This map is one attempt to place the world in a useful orientation on this projection. Note, though, that while Australia is placed in a part of the map where it is very much enlarged, its general shape is less distorted than that of parts of Asia, where the scale is smaller, but changes more rapidly.

Here is another version of this projection, this time in an oblique case rather than a transverse case:

this is in fact the same orientation that I used for maps in the Mollweide projection and the Hammer-Aitoff projection.

How is this projection made? The first step is to take the world, and project it using Lagrange's projection, so that the world is conformally mapped to a circle.

Then, the circle is conformally mapped to the inside of the epicycloid that forms the boundary of the map using complex numbers. Functions over the complex numbers are an inexhaustible source of conformal mappings, since functions are extended to complex numbers in the fashion that permits them to be differentiable over the complex plane, and the condition for differentiability and for forming a conformal mapping are one and the same. Of course, one can form many useless conformal mappings into weird shapes that way, but many very useful conformal maps have been found using complex numbers.

The Lagrange projection of the globe is placed on the complex plane so that the north pole is at z=1, and the south pole is at z=-1. Then, the function 3z-z^3, which has inflection points at z=-1 and z=1 along the real line (places where it changes from increasing to decreasing or back again, like the sine function at 90 degrees and 270 degrees) is used to map the Lagrange projection to August's projection. It is because of the inflection points that one gets the cusps in the bounding curve; one could use the sine function instead to make a projection that looked somewhat like August's projection.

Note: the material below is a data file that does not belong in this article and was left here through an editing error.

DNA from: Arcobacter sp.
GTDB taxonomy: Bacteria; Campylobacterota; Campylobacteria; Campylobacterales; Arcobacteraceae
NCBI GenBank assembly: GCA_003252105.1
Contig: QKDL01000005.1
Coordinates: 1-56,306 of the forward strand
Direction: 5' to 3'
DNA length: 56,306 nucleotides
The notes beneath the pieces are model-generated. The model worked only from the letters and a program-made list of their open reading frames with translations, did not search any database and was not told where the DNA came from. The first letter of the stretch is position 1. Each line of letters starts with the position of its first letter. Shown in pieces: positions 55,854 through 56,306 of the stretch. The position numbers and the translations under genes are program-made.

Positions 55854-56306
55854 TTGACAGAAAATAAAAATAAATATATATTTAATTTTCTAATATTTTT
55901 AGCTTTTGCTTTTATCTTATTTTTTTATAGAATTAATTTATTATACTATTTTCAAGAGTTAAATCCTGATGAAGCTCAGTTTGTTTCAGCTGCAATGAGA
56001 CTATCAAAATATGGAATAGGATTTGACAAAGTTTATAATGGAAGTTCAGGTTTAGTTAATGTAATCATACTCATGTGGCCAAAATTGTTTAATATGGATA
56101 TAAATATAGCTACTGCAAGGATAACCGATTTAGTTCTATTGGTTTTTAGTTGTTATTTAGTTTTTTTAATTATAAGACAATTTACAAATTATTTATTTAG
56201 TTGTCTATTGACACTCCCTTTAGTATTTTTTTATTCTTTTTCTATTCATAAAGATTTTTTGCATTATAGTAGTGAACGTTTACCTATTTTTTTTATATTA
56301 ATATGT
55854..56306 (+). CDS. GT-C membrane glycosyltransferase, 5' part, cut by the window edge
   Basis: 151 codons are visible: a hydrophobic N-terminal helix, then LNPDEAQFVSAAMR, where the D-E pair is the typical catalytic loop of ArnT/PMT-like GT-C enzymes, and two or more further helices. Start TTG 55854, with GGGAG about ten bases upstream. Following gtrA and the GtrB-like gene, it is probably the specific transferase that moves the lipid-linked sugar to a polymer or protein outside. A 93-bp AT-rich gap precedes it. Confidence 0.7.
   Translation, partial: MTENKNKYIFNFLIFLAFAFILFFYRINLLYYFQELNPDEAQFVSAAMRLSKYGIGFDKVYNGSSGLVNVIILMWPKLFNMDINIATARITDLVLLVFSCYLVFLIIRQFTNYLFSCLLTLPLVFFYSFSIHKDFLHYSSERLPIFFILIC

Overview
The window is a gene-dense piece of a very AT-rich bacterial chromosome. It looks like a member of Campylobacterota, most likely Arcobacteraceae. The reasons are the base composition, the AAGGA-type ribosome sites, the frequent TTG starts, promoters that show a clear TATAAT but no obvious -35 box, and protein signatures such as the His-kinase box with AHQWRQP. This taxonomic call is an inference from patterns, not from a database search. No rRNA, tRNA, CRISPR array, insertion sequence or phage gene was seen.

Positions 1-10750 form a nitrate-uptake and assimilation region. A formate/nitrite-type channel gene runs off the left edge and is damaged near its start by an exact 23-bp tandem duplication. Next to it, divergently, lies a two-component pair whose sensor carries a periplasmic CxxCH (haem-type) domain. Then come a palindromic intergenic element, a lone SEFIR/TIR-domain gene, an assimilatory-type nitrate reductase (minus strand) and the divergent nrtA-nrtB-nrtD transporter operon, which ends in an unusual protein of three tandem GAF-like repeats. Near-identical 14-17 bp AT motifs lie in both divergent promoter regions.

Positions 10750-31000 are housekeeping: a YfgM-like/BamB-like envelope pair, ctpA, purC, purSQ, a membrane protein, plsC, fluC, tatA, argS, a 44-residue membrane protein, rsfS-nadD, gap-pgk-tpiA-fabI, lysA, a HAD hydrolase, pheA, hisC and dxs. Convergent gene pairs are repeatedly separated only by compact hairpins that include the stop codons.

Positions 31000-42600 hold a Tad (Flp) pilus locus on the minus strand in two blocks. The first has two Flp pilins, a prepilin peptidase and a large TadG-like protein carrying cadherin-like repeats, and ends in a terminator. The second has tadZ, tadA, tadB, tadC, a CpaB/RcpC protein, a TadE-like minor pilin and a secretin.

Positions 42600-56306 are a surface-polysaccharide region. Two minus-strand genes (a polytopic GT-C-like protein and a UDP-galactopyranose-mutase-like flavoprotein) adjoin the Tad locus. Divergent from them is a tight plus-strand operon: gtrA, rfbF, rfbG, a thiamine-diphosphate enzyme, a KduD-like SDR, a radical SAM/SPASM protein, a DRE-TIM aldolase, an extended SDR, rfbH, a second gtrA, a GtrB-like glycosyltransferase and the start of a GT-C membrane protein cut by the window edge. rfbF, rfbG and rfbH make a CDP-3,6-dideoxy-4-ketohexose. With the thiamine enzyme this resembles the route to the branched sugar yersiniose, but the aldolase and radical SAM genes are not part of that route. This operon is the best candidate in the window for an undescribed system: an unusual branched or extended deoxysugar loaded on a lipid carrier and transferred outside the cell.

This can be illustrated by the following image, in which a map of the world on Lagrange's conformal projection is superimposed on a gradient diagram of the function 3z-z^3. The three zeroes of this cubic polynomial are clearly visible on the real line as areas bounded by approximate circles, and the fact that angles are doubled at the inflection points can also be seen.

The conformal transformation involved can be seen in action by means of the following diagram, containing a gradient diagram of the identity function (with the axes on a larger scale) on which a map in August's conformal projection is superimposed:

corresponding areas on the maps in the two images are the same color within the gradient diagram. The North Pole of the Lagrange projection is on the point 1+0i in the first diagram, where 3z-z^3 evaluates to 2; in the second diagram, the North Pole of August's Conformal Projection is on the point 2+0i, where the identity function, z itself, also evaluates to 2, and hence both points are on the corner between the same four colors (which are in two groups of two colors which do not contrast very well; that there are four colors and not two is perhaps a bit easier to see around the South Pole) in the gradient diagram, which bound the areas with amplitude from 1 to 2 and 2 to 3, and phase from 330° to 360° and from 0° to 30°.

The behavior of the inflection points for complex arguments is also important, because the cusps could easily wrap around for other functions. Note, of course, that for the sine function, the circle with radius pi/2 is used instead of the unit circle.

And the above is the projection I first produced on my Commodore 64 computer before I was able to determine the actual formula for August's Conformal projection. This projection has a close resemblance to the Eisenlohr, but it is not the same as that projection.